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February 2014 Archive for Ask an Agronomist

RSS By: Farm Journal Agronomists, Farm Journal

Have your agronomic questions answered by a Farm Journal agronomist. E-mail us directly at TestPlots@FarmJournal.com, and we’ll respond on this blog to provide an interactive dialogue.

Assess the benefit of using management zones versus grids for sampling

Feb 19, 2014

Question: We have done 2.5 acre grid samples the last two years and spread fertilizer with the grids. Can I move out to 10-acre grids and get average and get the same results? We are in the southeast part of Georgia.

Answer: I would not let a grid establish how I pulled the samples.  I would look for any information I can get for how the field yields to start with.  However the field yields is how it should be sampled.  I like to lay soil types down first and then the yield maps and aerial imagery of fields over my soil maps to refine the zones.  I always respect my soil types and then subdivide those soil types down into zones based on water drainage, water availability and crop growth. Instead of looking at 2.5-acre or 10-acre grids, I would look at your yield maps.  If you don’t have yield maps in cotton and peanuts, I would look at aerial imagery (NDVI) as well as thermal imagery to help me define how the field yields. Take the high, medium and low yields in the field – that’s how it should be mapped out and sampled so you have a better picture.  Your yield map and soil test map should correlate. Granted, yield maps in corn are easy to get, while cotton and peanuts may be a lot harder to do. If that’s the case, I would rely on NDVI or thermal imagery to help me have a good map, and then I would sample it by management zones not grids.  A management zone can vary in size.  Some might be 10 acres in size and others as small as 2 acres.  Let soil type, topography, fertility and yield history separate the field out into management zones.  By that I mean, for example, with corn if I have one area making 220 bushel/acre consistently and another area making 150 bushel/acre, those are two separate management zones. If you know how that field yields, that’s how it should be tested.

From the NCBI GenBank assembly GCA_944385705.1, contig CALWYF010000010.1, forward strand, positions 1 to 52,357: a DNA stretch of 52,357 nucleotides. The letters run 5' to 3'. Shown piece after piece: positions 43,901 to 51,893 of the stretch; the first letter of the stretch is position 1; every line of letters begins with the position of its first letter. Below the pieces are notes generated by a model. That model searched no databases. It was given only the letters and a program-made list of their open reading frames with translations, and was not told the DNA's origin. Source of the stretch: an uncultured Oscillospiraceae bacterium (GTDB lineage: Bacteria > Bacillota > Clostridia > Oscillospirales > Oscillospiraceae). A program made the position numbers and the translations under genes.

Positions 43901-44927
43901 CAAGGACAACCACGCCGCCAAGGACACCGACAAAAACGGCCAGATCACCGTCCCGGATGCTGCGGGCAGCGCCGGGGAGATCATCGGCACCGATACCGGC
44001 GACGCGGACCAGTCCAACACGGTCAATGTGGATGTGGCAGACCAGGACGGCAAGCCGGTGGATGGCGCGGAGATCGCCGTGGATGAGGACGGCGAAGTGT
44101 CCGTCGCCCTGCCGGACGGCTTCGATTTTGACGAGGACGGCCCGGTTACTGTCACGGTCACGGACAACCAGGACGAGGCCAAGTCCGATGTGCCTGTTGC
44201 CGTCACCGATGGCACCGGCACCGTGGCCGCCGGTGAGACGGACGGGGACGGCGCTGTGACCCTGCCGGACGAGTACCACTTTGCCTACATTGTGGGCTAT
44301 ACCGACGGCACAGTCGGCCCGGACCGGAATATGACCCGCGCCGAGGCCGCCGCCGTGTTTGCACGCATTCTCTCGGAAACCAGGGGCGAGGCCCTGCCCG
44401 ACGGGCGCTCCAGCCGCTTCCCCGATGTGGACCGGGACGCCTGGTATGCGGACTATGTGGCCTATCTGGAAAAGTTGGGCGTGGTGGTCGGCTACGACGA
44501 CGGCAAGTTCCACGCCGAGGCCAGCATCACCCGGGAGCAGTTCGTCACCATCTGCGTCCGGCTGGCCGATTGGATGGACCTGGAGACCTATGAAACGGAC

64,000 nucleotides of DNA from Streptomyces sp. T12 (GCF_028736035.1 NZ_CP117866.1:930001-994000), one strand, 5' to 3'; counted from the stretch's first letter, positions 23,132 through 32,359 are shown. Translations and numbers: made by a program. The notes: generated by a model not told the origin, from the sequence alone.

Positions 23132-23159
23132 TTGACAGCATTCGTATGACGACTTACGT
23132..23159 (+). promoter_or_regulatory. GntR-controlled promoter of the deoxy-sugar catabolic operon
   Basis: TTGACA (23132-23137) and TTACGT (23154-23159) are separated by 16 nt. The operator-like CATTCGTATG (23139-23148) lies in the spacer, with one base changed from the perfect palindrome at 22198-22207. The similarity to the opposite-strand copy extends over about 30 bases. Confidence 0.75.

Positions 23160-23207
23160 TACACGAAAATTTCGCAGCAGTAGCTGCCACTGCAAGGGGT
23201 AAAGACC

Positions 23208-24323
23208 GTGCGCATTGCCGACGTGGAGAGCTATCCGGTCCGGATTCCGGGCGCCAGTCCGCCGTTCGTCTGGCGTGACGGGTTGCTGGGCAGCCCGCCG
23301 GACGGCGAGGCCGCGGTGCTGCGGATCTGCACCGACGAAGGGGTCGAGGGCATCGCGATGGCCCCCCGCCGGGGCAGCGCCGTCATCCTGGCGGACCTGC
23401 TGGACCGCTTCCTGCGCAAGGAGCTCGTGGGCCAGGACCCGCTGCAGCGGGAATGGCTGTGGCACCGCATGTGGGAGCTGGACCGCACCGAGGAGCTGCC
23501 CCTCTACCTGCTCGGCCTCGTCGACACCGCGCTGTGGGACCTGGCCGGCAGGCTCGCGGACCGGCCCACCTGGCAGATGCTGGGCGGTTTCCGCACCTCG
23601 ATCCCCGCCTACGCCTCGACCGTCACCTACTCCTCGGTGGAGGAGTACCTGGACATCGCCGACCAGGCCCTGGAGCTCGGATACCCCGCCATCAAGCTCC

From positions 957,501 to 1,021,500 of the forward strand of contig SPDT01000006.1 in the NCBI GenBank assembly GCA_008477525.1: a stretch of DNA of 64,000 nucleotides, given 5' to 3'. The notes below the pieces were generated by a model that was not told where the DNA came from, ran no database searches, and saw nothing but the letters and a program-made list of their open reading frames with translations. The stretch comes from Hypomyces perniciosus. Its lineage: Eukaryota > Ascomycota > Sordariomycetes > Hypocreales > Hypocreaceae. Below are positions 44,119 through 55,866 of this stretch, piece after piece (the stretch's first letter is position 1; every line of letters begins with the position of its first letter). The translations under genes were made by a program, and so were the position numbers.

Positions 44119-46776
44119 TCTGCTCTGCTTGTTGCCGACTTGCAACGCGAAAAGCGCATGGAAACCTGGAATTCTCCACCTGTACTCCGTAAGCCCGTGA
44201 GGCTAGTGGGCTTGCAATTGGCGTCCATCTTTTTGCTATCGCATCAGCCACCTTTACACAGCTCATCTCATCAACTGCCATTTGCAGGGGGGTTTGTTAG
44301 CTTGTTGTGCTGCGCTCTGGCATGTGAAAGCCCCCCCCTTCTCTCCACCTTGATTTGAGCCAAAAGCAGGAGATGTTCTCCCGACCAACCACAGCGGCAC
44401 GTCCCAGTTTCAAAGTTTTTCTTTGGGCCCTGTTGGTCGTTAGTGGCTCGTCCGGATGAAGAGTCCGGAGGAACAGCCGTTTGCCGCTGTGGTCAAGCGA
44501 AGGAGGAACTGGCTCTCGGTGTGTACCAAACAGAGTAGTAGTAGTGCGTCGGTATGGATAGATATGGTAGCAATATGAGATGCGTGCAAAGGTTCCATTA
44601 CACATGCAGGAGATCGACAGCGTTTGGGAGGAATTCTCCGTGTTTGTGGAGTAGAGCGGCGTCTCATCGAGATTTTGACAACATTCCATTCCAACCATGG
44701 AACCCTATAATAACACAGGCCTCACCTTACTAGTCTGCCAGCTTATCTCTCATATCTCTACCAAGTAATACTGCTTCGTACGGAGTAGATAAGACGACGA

How to Navigate Zone Management

Every risk has its reward. With zone management, the reward is higher yields and profitability. How to navigate zone management decisions to realize the benefits of variable-rate technology over time.

 

10 Tips to Help You Safely Enter Zone Management

Chris Barron of Carson and Barron Farms in Rowley, Iowa, has spent the past few months planning and preparing his crew to test the zone management waters

 

Is it ok to inject chicken manure into fields this time of year?

Feb 11, 2014

Question: What harmful effects might injecting chicken litter into fields this winter have on soil fertility and/or soil structure?

Answer: From a chicken litter standpoint if you’re injecting it now you have to think about what the carbon-nitrogen ratio is in the chicken litter. Straight chicken manure with no bedding will have about a 10-to-1 carbon-nitrogen ratio. That’s not a problem. But if the chicken litter has any bedding with it like wood chips, the carbon ratio could go up and this could create a nitrogen deficit situation for the crop you’re planning to grow. So, in corn for instance, instead of getting a nitrogen return from your manure it could take six months to a year to get the nitrogen out of the manure and that could create a nitrogen deficiency in your corn. From a fertility standpoint what’s the carbon-nitrogen ratio? If it’s 20-to-1 or lower, you probably will have no negative effects from that perspective.  From a soil structure standpoint you have to consider the salt load.  Depending on the soil type, it can hold from 300 to 600 units of salt without too much damage.  But if you’re injecting upwards of 600-plus pounds of salt per acre you could destroy the soil structure.  That’s broadcasting it.  Now, if you took that 600 pound of salt and banded it, you would destroy the structure in the band. You can check your salt index when you run a manure analysis.  If you keep your salt applications typically below 300 pounds per acre you don’t usually have much of a problem. But if you get into levels above that you could destroy the soil structure. Also, in regard to soil structure, the timing of application matters if you have to deal with the results of wheel track compaction. In terms of a carbon penalty, the more time you have ahead of planting for the litter to break down the less of a carbon penalty you would have versus if you make an application a few weeks ahead of planting.

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